A music video with Saudi women is challenging restrictive gender norms in the country — and it’s quickly going viral.
“Hwages,” by director Majed al-Esa of 8ies Studios, a production company based in Riyadh, shows the women skateboarding, playing basketball, dancing, driving bumper cars, and even bowling with a set of pins with men’s faces taped on them. It was first posted two weeks ago and already has over 3 million views.
Loosely translated as “concerns,” Hwages is based on an older Arabic song, and some of the lyrics include “May all men sink into oblivion” and “If only God would rid us of men.”
The video, which also features men dressed in traditional Saudi garb shaking their heads and wagging their fingers disapprovingly, highlights many of the concerns about women’s rights in Saudi Arabia. The most obvious criticism is at the beginning of the video, when three women get into the back of a car, and a young boy — probably no more than 10 years old — gets into the front to drive them. Another scene of men dancing in front of a plane could be a reference to the restrictions on women’s freedom of movement.
There are also scenes with Donald Trump, who in the video is leading the “House of Men.” You can probably interpret that how’d you like — it could be referring to Trump’s history of sexual assault, his degrading language towards women, the way his offensive rhetoric about Islam actually helps Muslim extremists, or just simple comedy.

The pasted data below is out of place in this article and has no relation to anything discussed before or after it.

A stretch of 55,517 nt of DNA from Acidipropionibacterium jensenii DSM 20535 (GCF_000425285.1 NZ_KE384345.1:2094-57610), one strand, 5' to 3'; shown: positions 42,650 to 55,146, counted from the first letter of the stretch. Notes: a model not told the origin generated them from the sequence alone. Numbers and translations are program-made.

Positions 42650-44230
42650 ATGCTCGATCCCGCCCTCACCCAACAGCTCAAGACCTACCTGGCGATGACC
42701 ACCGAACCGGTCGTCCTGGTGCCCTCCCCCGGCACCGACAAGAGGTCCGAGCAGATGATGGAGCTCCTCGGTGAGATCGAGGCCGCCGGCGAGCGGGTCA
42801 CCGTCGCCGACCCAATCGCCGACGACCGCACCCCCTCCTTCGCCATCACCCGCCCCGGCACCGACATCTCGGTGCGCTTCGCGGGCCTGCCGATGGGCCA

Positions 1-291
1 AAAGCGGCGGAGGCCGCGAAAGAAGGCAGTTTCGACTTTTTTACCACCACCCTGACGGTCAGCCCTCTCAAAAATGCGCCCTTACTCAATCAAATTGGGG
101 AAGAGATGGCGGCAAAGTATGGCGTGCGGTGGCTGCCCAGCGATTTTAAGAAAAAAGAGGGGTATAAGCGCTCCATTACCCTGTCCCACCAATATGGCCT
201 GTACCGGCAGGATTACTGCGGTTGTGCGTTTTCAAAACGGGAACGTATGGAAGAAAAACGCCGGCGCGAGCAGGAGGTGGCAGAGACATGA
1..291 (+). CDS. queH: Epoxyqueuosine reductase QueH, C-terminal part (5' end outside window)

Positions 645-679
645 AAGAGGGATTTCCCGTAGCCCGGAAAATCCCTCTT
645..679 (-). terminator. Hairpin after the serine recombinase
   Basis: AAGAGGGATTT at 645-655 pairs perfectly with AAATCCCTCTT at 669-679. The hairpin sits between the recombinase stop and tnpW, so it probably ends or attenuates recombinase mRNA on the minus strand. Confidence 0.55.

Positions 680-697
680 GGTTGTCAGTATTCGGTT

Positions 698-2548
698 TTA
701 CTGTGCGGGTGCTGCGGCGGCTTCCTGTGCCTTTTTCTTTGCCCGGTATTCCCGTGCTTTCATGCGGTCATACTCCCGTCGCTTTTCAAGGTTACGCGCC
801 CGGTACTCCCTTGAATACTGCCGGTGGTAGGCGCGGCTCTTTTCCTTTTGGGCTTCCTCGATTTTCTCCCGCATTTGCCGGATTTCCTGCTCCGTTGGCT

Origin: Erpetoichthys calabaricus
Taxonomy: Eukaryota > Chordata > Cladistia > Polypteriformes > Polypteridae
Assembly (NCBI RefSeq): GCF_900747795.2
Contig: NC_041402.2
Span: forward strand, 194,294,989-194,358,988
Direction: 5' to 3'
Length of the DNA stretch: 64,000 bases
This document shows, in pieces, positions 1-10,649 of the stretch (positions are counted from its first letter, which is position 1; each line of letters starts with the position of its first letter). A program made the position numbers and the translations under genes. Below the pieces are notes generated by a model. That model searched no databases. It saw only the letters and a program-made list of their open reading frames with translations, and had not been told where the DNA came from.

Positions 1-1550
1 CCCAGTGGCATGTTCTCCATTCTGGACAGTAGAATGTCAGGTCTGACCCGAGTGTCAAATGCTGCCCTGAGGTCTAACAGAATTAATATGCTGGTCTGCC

Many have already commended the video, including Saudi Arabian daily Al-Bilad. Amera al-Taweel, the ex-wife of Saudi prince Al-Waleed bin Talal also shared the video with her 1.39 million followers on Twitter.
ماجد العيسى – هواجيس | Majedalesa – Hwages https://t.co/GNWoyH1RGf
— أميرة الطويل (@AmeerahAltaweeL) December 24, 2016
Saudi Arabia’s male guardianship system essentially treats all women as legal minors, regardless of their age. Women are required to receive permission of a male guardian — which could be a father, brother, husband, or even son — to travel abroad, marry, and even be released from prison. Women do not technically need guardian permission to work, but employers who do require this permission are not penalized by the government.
For the most part, women are also not allowed to drive or receive driving licenses in the country. As the Washington Post noted, some women, including those in Bedouin communities and in the country’s south, drive anyway, but the absence of a right to drive has still gained widespread attention in recent years. In 2013, Saudi musician Alaa Wardi and comedian Hisham Fageeh created a satirical video titled “No Women, No Drive,” a parody of Bob Marley’s “No Woman, No Cry.” The video has received over 14 million views since it was first posted.
“For me it is the everyday life, how it’s hard,” Haifaa al-Mansour, the director of Wadjda, the first feature film shot entirely in Saudi Arabia, told the Los Angeles Times in 2013, on the struggles of being a woman in Saudi Arabia. “For me, it was hard sometimes to go to work because I cannot find transportation. Things like that build up and break a woman.”